What's for Dinner

Image by Gabriel Held

Editor’s Note: In the coming issues, The Rail will be taking a closer look at how we understand the food we eat. By visiting dinner tables around the borough, the series will examine how economics, culture and taste influence what for most remains the principal meal of the day. As a community, we see food as a basic human right, but when nearly 500,000 people in New York City receive food assistance in any given week, it should be asked: do we all have equal access to that right? The poverty rate in New York City is nearly twice the total U.S. rate, and for some local families, paying for food is often displaced by the need to pay for heat or housing. In Brooklyn , 12% of residents did not buy food needed by their household at some time during 2004. In a country that floods the global market with an over-production of corn, 33 million people, including 13 million children, don’t have enough food to meet their needs. And yet for others, deciding what’s for dinner may simply be a choice between dining out and eating in. Our ideology of food can be rational or emotional, and to the quandary of marketers, it is often unpredictable. But it is certainly telling of our social class and values. What’s For Dinner aims to enrich our understanding of the diverse local factors that inform our decisions about the food we eat. These are the politics of the plate.

Jennifer Otero, 33. Cuban, born in New Jersey
Carlos Munoz, 23. Ecuadorian-Colombian, born in Queens
Household Income: $120,000 – $150,000
Neighborhood: South Park Slope
What’s For Dinner: Chicken Helper with canned Hormel chicken, XXX Dessert Salsa, tortillas, sour cream and Tostitos Natural Yellow Corn tortilla chips.

“We actually got it one day on a whim and have been addicted to it,” says Jen of the Chicken Helper. For her and Carlos, what’s convenient is what’s for dinner. The kitchen, where the couple is eating on a Tuesday evening in July, might cause George Foreman-envy. Infomercial appliances crowd the limited counter space: a Toastmaster sandwich maker, a Krups Panini Grill and a Showtime Rotisserie, which Carlos says is “handy-dandy. You just set it and forget it.”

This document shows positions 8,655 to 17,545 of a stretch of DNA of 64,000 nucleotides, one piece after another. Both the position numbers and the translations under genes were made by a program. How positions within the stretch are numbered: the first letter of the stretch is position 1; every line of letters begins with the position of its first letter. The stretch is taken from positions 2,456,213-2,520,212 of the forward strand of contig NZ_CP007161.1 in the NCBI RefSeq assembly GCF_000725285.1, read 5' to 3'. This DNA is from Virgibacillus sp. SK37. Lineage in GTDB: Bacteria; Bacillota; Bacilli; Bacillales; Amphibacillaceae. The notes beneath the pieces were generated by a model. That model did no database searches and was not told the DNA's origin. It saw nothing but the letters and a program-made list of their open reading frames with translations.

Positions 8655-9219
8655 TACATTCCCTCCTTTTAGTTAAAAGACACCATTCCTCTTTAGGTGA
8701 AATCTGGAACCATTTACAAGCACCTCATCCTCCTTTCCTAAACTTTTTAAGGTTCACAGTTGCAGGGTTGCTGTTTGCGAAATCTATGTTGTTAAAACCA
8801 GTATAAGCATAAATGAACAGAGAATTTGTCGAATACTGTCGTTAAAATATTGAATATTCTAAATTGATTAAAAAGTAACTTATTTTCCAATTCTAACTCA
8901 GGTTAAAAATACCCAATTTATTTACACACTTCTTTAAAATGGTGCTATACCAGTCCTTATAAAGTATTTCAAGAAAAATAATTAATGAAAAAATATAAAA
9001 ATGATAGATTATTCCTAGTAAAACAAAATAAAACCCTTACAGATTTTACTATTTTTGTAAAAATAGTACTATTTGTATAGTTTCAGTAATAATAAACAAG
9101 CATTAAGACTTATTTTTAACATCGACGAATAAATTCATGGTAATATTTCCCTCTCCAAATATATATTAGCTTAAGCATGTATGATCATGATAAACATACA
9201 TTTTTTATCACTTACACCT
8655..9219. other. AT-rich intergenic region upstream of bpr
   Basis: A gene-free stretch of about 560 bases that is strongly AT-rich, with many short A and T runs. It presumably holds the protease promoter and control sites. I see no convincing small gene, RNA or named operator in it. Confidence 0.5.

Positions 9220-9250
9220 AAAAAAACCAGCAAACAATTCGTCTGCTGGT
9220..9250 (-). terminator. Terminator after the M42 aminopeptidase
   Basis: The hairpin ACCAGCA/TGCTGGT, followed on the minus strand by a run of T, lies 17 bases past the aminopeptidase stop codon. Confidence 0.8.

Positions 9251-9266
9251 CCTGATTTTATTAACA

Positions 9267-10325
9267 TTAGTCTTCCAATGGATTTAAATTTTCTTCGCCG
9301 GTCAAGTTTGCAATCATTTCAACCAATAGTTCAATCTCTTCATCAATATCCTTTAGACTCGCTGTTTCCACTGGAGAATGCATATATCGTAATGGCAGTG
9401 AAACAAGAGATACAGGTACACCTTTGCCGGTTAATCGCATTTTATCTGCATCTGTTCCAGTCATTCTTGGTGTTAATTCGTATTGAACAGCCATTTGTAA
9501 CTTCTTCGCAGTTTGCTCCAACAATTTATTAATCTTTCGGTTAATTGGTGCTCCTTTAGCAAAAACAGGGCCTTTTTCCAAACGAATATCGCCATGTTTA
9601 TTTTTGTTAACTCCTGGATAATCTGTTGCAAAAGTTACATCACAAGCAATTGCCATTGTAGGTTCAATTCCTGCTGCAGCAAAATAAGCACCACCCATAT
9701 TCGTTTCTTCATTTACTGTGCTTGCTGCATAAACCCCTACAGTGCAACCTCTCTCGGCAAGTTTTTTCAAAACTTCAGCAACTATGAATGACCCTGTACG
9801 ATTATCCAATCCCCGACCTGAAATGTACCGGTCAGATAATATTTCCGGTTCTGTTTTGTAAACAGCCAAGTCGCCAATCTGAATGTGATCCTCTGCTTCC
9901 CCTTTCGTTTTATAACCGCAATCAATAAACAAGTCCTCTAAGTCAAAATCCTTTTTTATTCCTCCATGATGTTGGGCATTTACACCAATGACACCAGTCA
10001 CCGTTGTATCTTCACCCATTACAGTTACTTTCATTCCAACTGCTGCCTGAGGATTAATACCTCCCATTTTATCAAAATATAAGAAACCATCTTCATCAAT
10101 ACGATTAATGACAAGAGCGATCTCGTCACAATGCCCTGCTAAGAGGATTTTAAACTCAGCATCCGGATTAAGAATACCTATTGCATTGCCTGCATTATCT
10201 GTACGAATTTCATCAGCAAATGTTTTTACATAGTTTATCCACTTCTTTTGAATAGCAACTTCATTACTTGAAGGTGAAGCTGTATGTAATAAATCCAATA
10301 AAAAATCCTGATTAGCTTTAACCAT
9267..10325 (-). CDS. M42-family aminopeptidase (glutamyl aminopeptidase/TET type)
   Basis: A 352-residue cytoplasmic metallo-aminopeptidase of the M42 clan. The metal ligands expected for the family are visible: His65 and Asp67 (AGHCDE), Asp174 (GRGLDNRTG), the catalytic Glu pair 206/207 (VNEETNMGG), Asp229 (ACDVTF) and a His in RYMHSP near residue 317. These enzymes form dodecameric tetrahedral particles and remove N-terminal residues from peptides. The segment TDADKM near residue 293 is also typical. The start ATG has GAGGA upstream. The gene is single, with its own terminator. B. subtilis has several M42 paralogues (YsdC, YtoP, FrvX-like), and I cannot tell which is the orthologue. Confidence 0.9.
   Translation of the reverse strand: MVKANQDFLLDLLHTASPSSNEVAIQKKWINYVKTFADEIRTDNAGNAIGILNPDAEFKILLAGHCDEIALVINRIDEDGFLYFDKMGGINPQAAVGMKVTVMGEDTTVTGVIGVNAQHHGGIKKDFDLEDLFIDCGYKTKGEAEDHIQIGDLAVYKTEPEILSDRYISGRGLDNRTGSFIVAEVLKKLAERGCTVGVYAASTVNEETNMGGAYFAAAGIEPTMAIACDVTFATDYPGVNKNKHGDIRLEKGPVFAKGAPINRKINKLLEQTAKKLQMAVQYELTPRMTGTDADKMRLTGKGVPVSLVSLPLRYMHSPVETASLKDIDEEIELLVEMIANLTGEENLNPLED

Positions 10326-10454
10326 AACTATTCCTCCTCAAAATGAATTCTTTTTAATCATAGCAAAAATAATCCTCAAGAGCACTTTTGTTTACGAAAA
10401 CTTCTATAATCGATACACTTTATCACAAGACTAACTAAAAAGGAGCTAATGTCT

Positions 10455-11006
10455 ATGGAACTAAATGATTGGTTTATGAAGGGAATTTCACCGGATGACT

The couple shares the grocery shopping, which mostly takes place at La Dolce Vita Gourmet Deli three blocks away, where a gallon of milk costs $3.59; a 10 oz. jar of pasta sauce, $2.49; whole grain bread $2.29; and a bag of baby carrots $1.69.

At the supermarket nearest their apartment—BD Food, which stocks fewer gourmet products and more bulk items—prices are comparable: $3.99 for a gallon of milk; $3.49 for a 48 oz. jar of pasta sauce; $2.29 for a loaf of whole grain bread; and the store sells only a few perishables: onions, bananas and potatoes. A package of frozen carrots and peas costs $1.29.

“We do a lot of take out—a lot of Thai, Italian and Mexican. We eat Thai a lot,” says Jen, who, with Carlos, might be considered an expert in “home meal replacement,” the restaurant industry’s styled new name for take-out. In the neighborhood, Pizza Plus and Elora’s, a Spanish place about three blocks away, are regular take-out spots for the couple.

Jen and Carlos order-in about four times a week, and KP duty factors largely in their decision not to cook at home. “Well it takes me a lot longer to clean up than it does for me to actually ingest the food,” says Jen.

When they do stay in, Carlos does most of the cooking at home, but for the busy couple what’s for dinner depends mostly on how much time and energy—rather than money—they have to spare. “I think the main thing is how quickly we can eat. For me, I would eat out every day of the week if I could. So it’s not money for me,” says Jen.

“We kind of figured it out. We don’t feel that buying food in a supermarket is going to save you more money than going out,” she says. “I mean, if you do it smart. Obviously if you’re going to an expensive restaurant every night of the week…then okay.”

There are certain food items the couple does keep in stock. “I like my chemicals,” says Carlos. “I must have soda every day. I’m an addict. Now it’s Diet Coke. It used to be Coke.”

For Jen, it’s chocolate. “Dessert is a must,” she says. And for them both, it’s “anything with marshmallows.” The couple has a large plastic bin filled with cereal boxes. Jen’s mother went to a recent screening of ABC’s “The View,” where the topic was cereal and audience members were sent home with a supply of samples, which she passed along to her daughter. The couple doesn’t distinguish cereal as a breakfast food—it’s a snack, a meal, a dessert—and their preference is toward the sweet: “Anything a five-year-old would eat,” says Carlos.

Neither Jen nor Carlos has diet-related health issues, and nor does the couple consider organic or natural food to be a priority in their decision-making. But the dog, Bear, eats “super-gourmet” organic dog food, according to Carlos, who gestures to a carton of Chicken Soup for the Dog Lover’s Soul.

Most meals—take-out or dinner at home—are spicy, and Carlos doesn’t seem to care much for vegetables. “I have a thing where I must eat an animal in my meal,” he says.

At dinner tonight, that animal is chicken—albeit canned—with a little bit of Helper. “It’s a quick, easy meal when you’re tired, when you don’t want to really cook,” says Jen.

“18 minutes,” Carlos pitches in. “This is the only meal Jen makes.”

“It’s a little salty so we don’t have it all the time,” she replies.

Contributor

Marjory Garrison

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